The Classic Theatre launches its 10th season on a high note with a rollicking production of George S. Kaufman and Moss Hart’s Pulitzer Prize-winning comedy You Can’t Take it With You. On opening night, the appreciative audience roared frequently with laughter – a tribute to both the timelessness of the piece and the skill of the actors performing it.
Allan S. Ross plays “Grandpa” Martin, the patriarch of the Vanderhof family. A former businessman, he simply walked away from his company years before to frankly start doing whatever the hell he wanted. His laissez-faire attitude has spread to his family and even to visitors who’d arrived at his home for a specific purpose and ended up staying for years.
His daughter Penelope (Catherine Babbitt) has artistic ambitions and bounces between writing plays and painting, but never manages to finish either. Her husband Paul (Andrew Thornton) manufactures fireworks in the basement, with the help of Mr. De Pinna (John O’Neill), one of the aforementioned visitors who never left.
Penelope and Paul’s daughter Essie (Randee Lutterloh) is an aspiring ballerina and candymaker whose husband Ed (Steven Starr) plays the xylophone and sells the candy to neighbors. Essie’s ballet tutor, Boris Kolenkhov (Jim Mammarella), is a lusty Russian expatriate who encourages his student’s ambitions while secretly confiding to Martin, “She stinks!” Even the maid, Rheba (Megan Van Dyke), is comfortable enough with the family to have her boyfriend Donald (Justin Keown) spend the night with her in the Vanderhof home.
The black sheep of the family is Martin’s other granddaughter, Alice (Maggie Tonra), who actually goes to work every day and is involved in an office romance with Tony Kirby (Hunter Wulff), the son of the company president. When they make plans to wed, Alice realizes that it’s time for the two families to meet, a prospect that fills her with dread.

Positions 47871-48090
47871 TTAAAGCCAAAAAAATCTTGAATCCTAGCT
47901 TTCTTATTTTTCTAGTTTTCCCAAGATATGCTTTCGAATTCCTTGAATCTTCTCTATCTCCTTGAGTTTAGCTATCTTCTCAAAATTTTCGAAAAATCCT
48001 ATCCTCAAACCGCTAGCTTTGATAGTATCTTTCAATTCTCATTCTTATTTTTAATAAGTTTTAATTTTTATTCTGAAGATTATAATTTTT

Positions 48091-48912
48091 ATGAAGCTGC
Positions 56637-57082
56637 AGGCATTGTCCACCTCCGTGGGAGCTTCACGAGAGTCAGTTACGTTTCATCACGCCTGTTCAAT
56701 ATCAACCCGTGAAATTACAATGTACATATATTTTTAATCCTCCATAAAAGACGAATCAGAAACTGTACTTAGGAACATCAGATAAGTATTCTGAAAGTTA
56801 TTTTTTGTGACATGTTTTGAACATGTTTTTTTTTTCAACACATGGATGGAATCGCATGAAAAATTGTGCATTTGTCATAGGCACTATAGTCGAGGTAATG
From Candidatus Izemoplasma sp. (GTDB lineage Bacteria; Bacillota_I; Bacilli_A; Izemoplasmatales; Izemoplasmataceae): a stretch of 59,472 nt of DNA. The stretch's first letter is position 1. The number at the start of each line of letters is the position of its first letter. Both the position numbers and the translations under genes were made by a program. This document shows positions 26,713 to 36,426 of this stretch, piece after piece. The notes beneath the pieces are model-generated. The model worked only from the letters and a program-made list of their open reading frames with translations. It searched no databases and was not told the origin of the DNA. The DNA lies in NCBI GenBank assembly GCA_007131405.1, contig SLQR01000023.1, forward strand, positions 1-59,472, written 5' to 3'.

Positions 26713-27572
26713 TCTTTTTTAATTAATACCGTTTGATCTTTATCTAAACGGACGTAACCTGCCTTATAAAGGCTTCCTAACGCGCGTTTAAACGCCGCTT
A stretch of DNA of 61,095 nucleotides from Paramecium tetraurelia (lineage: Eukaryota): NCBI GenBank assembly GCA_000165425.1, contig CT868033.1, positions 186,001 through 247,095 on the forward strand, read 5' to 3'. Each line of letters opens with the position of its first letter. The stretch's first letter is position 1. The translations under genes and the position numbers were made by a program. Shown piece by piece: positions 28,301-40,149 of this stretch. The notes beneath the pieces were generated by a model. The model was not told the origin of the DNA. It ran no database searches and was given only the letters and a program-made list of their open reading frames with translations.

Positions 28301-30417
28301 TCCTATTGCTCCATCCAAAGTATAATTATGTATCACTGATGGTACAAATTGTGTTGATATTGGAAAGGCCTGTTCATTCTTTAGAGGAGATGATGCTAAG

Although Alice is fiercely devoted to her crazy clan, she is worried that her beau’s upper-crust parents (Byrd Bonner and Christi Eanes) will be mortified by them. After making her family swear that they’ll put away the snakes, xylophones, fireworks, and outrageous behavior, she schedules a dinner. All of her careful planning becomes useless, however, when the Kirbys unexpectedly show up a day early and observe everyone in full-on eccentric mode.
Though this comedy gem premiered on Broadway more than 80 years ago, it hasn’t aged a day. If anything, the references to the Great Depression and other 1930s events add to the charm.
Ross is terrific as the patriarch, and the actors portraying his offbeat offspring are obviously having a blast with the material. Babbitt and Thornton, who recently played a quite different couple on the Classic stage, are hilarious, especially when Babbitt deadpans lines like “You’d think with one girl and 40 monks, something would happen.”
The rest of the ensemble is also excellent. Tonra and Wulff are convincing as the star-crossed lovers, as are Van Dyke and Keown, whose roles may seem stereotyped today but were actually quite progressive for the 1930. Bonner and Eames are also delightful as the snooty Kirbys, with Bonner particularly delivering lines that drip with snobbery.
In addition to the central cast, Whitney Marlett is a hoot as the intoxicated actress who’s been enlisted to read through one of Penelope’s plays, and Magda Porter garners laughs as the seemingly imperious but equally zany Grand Duchess Olga. As the IRS agent Henderson, the sole straight man in the show, Vincent Hardy still manages to add to the comedy with his stunned reactions to all the lunacy going on around him.
Mark Stringham directs this energetic production with verve, keeping his characters running in and out of all corners of the stage. Diane Malone’s set design looks great, as do Jodi Karjola’s era-perfect costumes. Rick Malone’s sound design is also effective, and the vintage tunes played before the show and during the intermissions capture the mood of the era.
You Can’t Take it With You plays Fridays and Saturdays at 8:00 p.m. and Sundays at 3:00 p.m. through Oct. 1 at the Classic Theatre, 1924 Fredericksburg Road. Tickets can be obtained online or by calling (210) 589-8450.